The livelihoods situation in northeast Nigeria remains precarious. Although many COVID-19 restrictions have been lifted, there have been additional challenges caused by attacks carried out by non-state armed groups (NSAGs).Most livelihood activities across the states showed deterioration over the course of December, with several zones/LGAs in emergency situations due to the global pandemic, insecurity and rise in cost of production inputs.
The critical challenges affected people face include a lack of livelihood opportunities, food insecurity, and inflated prices. These factors have increased tension across IDP camps and host communities, forcing affected and vulnerable populations to adopt negative coping mechanisms, including transactional sex and street begging.
Reduction of basic services and livelihoods are exacerbating the vulnerabilities of affected people, as shown with increased unemployment and loss of remittances. Food security and livelihoods are particularly weakened due to semi-subsistence lifestyles and heavy dependence on the informal sector for income.
Between November and December 2020, over 3,000 beneficiaries have been employed in cash-for-work activities for public assets rehabilitation in 26 communities across Monguno, Mobbar and Nganzai LGAs.
Some 51 basic infrastructures have been rehabilitated and constructed across the BAY states; including 28 grain storages, seven blocks of public latrines (in markets and slaughterhouses), one market shed, 15 health infrastructures (the latter giving healthcare access to over 10,000 individuals).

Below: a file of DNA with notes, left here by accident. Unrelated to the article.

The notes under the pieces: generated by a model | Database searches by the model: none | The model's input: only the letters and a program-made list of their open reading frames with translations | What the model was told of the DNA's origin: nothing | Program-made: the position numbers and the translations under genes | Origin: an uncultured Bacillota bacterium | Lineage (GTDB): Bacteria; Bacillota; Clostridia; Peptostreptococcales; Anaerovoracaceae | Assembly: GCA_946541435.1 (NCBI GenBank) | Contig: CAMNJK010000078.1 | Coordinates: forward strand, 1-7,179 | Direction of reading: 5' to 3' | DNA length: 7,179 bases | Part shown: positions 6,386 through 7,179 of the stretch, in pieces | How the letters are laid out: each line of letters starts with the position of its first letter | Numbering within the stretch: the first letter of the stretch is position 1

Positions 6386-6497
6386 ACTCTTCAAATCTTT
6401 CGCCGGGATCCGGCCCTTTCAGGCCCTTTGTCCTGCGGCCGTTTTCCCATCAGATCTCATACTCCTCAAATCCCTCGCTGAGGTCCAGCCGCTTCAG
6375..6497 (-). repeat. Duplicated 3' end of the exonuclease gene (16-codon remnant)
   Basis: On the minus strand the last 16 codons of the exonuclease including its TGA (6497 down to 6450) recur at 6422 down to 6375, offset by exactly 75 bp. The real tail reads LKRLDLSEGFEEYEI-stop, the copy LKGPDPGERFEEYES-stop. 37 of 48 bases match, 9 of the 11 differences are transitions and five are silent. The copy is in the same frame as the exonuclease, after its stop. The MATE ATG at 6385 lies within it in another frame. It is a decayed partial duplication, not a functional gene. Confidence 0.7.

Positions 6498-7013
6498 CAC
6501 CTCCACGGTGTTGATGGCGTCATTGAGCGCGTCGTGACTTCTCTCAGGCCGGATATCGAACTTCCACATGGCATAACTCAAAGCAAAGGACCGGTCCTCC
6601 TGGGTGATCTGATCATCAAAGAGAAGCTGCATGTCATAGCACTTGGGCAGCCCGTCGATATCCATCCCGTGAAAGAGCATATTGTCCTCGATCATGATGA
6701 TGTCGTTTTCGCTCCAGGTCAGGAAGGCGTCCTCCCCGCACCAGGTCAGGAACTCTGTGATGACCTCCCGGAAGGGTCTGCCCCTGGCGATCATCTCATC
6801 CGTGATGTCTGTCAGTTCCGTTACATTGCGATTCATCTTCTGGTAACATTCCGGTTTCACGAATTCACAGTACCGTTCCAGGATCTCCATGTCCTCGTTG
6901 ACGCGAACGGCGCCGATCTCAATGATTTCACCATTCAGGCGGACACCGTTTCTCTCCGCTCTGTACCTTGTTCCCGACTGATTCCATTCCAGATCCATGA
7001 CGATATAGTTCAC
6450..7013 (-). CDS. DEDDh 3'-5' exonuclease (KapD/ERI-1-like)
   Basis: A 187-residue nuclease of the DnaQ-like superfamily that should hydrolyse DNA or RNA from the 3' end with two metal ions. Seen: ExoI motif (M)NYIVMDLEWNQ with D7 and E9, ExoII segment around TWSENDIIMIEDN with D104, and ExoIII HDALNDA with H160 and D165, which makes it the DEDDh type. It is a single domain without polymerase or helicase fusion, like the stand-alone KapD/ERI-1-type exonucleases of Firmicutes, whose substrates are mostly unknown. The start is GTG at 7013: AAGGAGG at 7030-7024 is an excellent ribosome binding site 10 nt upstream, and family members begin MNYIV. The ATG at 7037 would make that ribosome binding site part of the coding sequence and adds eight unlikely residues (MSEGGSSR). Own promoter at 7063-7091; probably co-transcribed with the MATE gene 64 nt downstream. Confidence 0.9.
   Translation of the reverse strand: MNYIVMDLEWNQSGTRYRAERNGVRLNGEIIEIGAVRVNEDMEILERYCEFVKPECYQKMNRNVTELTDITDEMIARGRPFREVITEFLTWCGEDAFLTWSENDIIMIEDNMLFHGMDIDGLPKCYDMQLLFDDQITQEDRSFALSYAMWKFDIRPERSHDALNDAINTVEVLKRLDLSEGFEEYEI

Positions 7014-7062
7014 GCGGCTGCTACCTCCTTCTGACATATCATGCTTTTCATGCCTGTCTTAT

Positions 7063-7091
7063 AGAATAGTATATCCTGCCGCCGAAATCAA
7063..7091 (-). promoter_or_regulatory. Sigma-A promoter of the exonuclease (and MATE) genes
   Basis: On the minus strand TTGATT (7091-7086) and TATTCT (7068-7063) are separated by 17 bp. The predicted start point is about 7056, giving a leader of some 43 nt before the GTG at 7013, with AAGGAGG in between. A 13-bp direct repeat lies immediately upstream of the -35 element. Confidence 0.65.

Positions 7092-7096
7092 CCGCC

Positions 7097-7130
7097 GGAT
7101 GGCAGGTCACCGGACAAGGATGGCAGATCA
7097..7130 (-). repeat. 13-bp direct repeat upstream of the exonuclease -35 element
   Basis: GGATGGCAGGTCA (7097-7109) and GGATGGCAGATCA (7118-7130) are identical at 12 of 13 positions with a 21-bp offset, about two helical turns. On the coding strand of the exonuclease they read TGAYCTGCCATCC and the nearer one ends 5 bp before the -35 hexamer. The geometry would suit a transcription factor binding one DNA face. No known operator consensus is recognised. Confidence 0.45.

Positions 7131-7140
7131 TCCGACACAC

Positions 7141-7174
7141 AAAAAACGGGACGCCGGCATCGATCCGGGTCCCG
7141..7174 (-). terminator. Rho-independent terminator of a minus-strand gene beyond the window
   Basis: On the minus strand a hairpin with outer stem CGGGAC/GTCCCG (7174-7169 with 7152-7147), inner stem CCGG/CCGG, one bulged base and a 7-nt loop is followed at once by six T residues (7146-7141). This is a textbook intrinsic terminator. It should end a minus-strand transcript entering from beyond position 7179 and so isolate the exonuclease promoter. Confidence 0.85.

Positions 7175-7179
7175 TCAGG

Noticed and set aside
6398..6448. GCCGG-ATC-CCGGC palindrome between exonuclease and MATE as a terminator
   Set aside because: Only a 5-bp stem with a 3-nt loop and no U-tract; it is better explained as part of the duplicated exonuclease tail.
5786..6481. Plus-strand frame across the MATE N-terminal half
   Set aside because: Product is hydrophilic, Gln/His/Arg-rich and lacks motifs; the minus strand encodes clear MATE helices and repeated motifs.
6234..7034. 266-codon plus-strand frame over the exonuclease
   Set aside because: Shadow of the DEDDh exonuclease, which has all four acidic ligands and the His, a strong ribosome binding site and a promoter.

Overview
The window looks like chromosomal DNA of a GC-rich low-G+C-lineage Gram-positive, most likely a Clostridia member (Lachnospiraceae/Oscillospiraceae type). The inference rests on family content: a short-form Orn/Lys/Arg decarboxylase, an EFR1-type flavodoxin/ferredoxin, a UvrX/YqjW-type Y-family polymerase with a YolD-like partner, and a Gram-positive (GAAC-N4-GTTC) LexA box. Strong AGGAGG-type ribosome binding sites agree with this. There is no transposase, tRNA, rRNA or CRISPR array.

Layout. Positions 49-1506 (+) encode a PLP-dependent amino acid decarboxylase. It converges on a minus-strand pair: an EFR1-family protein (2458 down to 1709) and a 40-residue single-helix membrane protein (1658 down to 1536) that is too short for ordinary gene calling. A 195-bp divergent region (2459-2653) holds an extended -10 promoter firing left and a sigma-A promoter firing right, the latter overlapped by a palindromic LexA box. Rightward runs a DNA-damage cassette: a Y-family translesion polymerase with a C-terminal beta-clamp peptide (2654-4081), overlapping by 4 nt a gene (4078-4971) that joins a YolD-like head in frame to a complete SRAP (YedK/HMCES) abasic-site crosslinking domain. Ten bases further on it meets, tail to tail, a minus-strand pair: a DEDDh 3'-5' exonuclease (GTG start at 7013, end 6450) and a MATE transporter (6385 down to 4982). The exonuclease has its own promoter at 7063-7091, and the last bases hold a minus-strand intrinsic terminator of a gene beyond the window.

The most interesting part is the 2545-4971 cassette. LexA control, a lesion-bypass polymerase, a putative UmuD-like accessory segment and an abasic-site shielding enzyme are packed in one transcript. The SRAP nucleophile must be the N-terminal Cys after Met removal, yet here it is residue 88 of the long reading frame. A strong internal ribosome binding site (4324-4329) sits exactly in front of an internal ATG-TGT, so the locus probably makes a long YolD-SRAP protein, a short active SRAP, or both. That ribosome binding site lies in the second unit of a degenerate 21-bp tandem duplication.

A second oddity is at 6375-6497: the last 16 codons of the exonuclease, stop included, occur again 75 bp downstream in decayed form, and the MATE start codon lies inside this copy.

In Borno State, approximately 2,270 people have received vocational skills training on installation, knitting, catering, barbing, plumbing and pipe fitting, welding, hair salon, briquetting, shoe and bag making, artwork, cosmetology, vegetable farming, tie & die and computer repairs. They all received their start-up kits to start their businesses. Monguno, Kukawa and Nangere LGAs have been supported with local governance restoration activities.
Village Savings and Loan Association (VSLA) groups in three wards of Nangere LGA continue their routine saving and loans meetings. In the review period, the total sum of NGN376,000 was distributed as loans to 23 VSLA beneficiaries.
Major gaps include limited access and delay of activities due to attacks on farmers by non-state armed groups. Access remains difficult for humanitarian agencies to reach the most vulnerable and affected populations. Progress is being made in close collaboration with all agencies and governments to ensure that vulnerable individuals are benefitting from all basic amenities.